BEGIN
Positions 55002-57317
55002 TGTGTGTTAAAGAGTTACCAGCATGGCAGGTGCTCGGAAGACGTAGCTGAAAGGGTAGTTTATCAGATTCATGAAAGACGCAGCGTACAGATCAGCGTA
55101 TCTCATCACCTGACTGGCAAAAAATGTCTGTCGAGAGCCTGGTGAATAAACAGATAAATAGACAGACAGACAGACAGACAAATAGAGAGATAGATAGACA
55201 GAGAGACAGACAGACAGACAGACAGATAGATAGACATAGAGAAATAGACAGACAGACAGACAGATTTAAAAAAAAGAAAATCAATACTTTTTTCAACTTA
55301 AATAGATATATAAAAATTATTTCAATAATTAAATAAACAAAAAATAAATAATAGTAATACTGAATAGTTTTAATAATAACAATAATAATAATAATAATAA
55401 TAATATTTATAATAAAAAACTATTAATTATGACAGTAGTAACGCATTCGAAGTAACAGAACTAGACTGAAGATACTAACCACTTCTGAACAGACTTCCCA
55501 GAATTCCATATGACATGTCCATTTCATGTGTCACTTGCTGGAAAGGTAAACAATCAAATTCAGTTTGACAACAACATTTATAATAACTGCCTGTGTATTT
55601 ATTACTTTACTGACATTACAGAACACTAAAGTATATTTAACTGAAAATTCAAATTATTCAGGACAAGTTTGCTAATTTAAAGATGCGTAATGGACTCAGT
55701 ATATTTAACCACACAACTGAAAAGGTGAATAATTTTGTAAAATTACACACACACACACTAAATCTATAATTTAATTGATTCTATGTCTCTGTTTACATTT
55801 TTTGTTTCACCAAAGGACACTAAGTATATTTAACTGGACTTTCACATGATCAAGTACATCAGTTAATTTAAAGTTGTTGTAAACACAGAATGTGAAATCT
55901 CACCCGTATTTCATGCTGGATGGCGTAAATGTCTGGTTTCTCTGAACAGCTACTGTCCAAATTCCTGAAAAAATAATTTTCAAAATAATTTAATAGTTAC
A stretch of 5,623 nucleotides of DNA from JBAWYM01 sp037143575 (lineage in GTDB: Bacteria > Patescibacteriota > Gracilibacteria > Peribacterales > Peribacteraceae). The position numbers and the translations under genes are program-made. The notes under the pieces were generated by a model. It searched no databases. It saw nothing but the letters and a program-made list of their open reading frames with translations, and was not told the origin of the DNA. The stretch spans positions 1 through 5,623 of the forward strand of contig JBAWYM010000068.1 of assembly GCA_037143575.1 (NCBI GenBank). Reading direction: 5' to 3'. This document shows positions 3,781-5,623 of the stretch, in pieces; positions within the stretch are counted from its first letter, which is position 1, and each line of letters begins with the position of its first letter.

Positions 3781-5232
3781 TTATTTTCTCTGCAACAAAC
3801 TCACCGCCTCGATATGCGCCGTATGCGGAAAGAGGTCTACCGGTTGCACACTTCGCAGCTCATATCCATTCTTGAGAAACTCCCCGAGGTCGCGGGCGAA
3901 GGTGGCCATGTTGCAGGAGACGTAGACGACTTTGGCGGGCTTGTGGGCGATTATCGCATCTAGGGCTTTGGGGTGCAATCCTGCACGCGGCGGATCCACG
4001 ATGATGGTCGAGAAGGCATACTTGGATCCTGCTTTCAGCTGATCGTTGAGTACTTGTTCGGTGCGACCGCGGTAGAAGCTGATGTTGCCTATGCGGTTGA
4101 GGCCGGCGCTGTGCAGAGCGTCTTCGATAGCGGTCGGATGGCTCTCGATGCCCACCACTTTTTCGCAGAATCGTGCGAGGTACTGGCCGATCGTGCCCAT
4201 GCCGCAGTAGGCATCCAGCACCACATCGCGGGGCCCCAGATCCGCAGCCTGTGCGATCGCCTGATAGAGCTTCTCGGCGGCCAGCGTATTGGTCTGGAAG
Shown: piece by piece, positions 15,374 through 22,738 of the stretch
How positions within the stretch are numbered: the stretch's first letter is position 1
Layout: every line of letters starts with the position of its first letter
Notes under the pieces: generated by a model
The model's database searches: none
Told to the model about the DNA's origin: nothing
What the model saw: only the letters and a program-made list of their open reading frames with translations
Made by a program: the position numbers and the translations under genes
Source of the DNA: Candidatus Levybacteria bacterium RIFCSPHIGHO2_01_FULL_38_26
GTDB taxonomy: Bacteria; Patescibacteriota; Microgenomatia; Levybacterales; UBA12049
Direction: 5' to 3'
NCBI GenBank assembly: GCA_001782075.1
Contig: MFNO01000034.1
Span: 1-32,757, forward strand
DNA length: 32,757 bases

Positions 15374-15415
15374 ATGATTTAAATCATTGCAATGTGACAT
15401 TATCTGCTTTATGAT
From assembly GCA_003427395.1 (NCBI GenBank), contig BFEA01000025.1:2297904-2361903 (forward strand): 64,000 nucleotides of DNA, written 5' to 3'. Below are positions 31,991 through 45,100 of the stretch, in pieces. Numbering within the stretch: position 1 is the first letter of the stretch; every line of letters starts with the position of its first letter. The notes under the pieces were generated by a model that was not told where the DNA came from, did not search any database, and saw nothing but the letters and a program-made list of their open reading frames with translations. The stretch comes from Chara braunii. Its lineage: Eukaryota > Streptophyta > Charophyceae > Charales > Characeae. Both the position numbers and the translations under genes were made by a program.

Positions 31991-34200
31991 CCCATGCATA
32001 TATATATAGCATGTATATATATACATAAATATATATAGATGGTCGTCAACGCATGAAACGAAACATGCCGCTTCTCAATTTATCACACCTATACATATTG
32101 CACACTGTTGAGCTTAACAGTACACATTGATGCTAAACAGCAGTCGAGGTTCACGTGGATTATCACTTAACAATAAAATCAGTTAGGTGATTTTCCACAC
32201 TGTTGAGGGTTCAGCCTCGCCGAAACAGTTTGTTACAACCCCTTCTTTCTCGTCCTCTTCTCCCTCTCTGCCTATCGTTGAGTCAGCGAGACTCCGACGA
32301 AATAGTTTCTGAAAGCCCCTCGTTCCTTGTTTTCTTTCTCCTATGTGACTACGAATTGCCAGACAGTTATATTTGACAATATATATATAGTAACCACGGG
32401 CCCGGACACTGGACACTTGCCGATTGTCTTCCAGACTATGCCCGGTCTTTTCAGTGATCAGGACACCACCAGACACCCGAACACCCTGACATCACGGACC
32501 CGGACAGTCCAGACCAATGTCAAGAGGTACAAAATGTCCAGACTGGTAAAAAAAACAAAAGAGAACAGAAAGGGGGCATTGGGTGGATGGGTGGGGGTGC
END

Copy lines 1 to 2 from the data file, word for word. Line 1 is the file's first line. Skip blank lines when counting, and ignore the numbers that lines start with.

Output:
Positions 55002-57317
55002 TGTGTGTTAAAGAGTTACCAGCATGGCAGGTGCTCGGAAGACGTAGCTGAAAGGGTAGTTTATCAGATTCATGAAAGACGCAGCGTACAGATCAGCGTA